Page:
The results were expressed as mean ± standard error of mean (SEM). A P< 0.05 was considered statistically significant. Statistical analysis was performed using the statistical package for social sciences (SPSS-16, Chicago, USA). Independent student 't' test was used to compare the mean between the groups. The Pearson's correlation was done between the parameters in cases as well in controls.


   Results Top


As depicted in [Table 1] there was significant increase in levels of LDL cholesterol, microalbumin, and hs-CRP (P< 0.001) in patients with myocardial infarction (MI) compared to healthy controls. On applying Pearson's correlation microalbumin levels correlated positively with LDL cholesterol levels (P = 0.010, r = 0.952) but found to be statistically not significant. The other parameters show no significance.
Table 1: LDL, hs-CRP, and microalbumin levels in controls and cases (values expressed in mean ± SD)

Click here to view



   Discussion Top


Many researches have been focused on the use of high-sensitivity C-reactive protein (hs-CRP), as a marker of inflammation, in the detection of patients at increased risk for cardiovascular disease. Several prospective studies have demonstrated that hs-CRP is an independent predictor of future risk for cardiovascular events among healthy individuals, as well as among patients with acute coronary syndromes. In several studies, it has been reported that there is a correlation between serum CRP levels and microalbuminuria in diabetic patients and even in the general population. [15] These observations suggest that low-grade inflammation, reflected by high serum hs-CRP levels, may play a role in the induction of microalbuminuria, which can be considered as a risk factor for cardiovascular diseases. [16]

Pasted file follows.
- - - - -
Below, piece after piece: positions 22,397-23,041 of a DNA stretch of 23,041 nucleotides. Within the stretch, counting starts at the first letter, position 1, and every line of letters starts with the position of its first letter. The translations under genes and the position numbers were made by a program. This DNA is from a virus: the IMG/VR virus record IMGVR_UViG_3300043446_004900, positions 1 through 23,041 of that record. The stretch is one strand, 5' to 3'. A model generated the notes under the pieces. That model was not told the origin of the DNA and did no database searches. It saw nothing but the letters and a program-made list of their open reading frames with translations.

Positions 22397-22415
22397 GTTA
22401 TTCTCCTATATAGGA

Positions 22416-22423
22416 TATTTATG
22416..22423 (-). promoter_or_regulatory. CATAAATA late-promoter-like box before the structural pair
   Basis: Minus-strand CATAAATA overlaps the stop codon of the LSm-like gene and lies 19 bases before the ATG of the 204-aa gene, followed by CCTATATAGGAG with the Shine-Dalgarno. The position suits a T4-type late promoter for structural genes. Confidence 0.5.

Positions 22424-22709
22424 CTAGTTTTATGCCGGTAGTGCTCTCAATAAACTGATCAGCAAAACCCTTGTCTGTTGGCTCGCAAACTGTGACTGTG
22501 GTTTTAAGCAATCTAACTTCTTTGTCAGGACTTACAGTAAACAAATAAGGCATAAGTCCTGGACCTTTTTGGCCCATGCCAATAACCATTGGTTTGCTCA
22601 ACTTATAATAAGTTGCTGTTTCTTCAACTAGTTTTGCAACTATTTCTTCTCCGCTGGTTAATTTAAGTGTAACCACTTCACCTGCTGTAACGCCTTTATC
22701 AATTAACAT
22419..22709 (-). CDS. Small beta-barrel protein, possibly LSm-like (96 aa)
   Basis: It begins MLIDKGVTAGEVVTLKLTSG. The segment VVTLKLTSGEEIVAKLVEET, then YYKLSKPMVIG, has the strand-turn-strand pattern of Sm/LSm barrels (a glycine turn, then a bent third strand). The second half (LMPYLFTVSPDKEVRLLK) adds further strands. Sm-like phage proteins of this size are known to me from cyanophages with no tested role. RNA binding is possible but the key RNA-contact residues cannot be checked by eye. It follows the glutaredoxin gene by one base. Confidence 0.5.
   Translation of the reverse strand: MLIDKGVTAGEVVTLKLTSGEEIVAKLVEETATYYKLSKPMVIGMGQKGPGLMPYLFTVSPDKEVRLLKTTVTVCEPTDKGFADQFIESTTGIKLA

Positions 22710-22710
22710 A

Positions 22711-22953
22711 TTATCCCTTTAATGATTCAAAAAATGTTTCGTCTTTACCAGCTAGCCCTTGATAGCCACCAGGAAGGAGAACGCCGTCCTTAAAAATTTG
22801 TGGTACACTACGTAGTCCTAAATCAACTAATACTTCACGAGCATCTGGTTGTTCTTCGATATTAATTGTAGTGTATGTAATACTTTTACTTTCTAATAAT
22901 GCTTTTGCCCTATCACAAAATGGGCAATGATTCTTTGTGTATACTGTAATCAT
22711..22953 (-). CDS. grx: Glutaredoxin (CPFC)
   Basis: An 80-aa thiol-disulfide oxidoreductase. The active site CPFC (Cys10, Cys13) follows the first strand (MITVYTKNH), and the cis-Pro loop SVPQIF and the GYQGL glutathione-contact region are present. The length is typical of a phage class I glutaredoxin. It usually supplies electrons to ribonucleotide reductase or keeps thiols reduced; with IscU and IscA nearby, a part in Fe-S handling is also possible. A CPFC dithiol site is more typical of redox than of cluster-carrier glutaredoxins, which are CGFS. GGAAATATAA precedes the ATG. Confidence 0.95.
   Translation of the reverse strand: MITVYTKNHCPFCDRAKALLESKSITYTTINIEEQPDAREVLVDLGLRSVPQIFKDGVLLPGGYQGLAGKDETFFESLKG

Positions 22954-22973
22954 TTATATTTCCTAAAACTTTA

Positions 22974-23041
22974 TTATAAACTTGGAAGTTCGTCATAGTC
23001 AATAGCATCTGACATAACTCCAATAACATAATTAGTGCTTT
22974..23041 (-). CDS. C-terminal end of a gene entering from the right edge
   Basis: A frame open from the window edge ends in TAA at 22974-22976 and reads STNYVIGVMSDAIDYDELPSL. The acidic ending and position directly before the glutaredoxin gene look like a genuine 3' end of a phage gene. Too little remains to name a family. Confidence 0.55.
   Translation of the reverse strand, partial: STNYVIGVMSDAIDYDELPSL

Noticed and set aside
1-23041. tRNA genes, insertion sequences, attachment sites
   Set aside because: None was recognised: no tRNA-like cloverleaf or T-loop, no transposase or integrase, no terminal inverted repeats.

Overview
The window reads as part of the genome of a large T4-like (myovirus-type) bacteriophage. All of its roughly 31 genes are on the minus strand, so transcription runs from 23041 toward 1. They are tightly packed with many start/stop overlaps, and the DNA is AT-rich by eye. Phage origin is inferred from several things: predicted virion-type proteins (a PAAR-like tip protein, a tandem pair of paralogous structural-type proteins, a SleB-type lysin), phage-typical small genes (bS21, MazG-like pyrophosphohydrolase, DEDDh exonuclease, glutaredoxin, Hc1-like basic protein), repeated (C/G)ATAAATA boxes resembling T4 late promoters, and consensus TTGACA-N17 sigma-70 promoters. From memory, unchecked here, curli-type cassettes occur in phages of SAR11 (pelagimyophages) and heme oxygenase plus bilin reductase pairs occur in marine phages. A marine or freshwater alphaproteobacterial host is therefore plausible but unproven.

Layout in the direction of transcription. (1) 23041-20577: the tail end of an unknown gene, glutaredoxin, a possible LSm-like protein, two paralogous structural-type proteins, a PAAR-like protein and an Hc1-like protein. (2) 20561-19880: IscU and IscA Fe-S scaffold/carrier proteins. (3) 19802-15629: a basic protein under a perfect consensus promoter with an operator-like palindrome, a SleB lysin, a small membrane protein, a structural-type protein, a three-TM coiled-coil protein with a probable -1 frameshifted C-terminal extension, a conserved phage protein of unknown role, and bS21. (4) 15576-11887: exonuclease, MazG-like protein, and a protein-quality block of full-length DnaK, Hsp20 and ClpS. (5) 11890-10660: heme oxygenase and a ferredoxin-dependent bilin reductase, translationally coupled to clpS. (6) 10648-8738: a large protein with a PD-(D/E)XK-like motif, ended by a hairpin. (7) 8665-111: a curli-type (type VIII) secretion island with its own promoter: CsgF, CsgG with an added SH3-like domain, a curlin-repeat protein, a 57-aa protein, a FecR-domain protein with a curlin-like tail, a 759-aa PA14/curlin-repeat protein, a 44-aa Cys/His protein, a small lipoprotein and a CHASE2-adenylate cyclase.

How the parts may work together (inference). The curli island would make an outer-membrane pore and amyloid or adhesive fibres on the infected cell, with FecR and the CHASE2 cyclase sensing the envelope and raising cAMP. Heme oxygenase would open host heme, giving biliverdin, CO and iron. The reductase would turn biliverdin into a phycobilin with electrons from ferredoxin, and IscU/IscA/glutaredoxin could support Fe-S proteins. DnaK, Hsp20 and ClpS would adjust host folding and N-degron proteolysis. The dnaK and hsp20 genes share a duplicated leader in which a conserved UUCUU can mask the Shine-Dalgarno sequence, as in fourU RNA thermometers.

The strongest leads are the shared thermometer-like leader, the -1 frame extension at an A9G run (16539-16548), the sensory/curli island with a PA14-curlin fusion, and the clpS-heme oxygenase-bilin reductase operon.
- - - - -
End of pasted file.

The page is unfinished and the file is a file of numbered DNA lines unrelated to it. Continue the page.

Based on these facts our study observed that hsCRP levels along with microalbumin and LDL cholesterol levels were significantly higher in patients with MI compared to healthy individuals. The correlation study between the parameters in case found no significance and needs to be concluded by large-scale study.

The studies have suggested that measurement of the serum hs-CRP level may improve risk stratification among patients suspected of having CAD (coronary artery disease). The strong correlations of serum hs-CRP with LDL may be due to the putative proinflammatory effects of these two parameters which can lead to increase in the concentration of both. [17]

The CRP measurement has a lot of advantages. Firstly it is a stable compound and secondly it can be measured at any time of the day. [18]

In conclusion, the hsCRP levels along with lipid parameters are increased in non-diabetic, non-hypertensive patients with MI. The MA seen in these patients will prove the association of inflammatory markers and LDL-cholesterol plays an important role in diagnosis of MI.

So, MA and hsCRP evaluation may have the potential role in improving cardiovascular risk prediction, when used along with traditional lipid profiles.


   Acknowledgments Top


All the authors would like to thank Dr. Ullas Kamath, Professor of Biochemistry and Dean, Melaka Manipal Medical College, Manipal for their guidence and support.

 
   References Top

1.American Diabetes Association. Clinical recommendations 2001: Diabetic nephropathy. Diabetes Care 2001;24(suppl 1):S69-72.  Back to cited text no. 1
    
2.Jensen JS, Feldt-Rasmussen B, Strandgaard S, Schroll M, Borch-Johnsen K. Arterial hypertension, microalbuminuria, and risk of ischemic heart disease. Hypertension 2000;35:898-903.  Back to cited text no. 2
[PUBMED]    
3.Gerstein HC, Mann JF, Yi Q, Zinman B, Dinneen SF, Hoogwerf B, et al. Albuminuria and risk of cardiovascular events, death, and heart failure in diabetic and nondiabetic individuals. JAMA 2001;286:421-6.  Back to cited text no. 3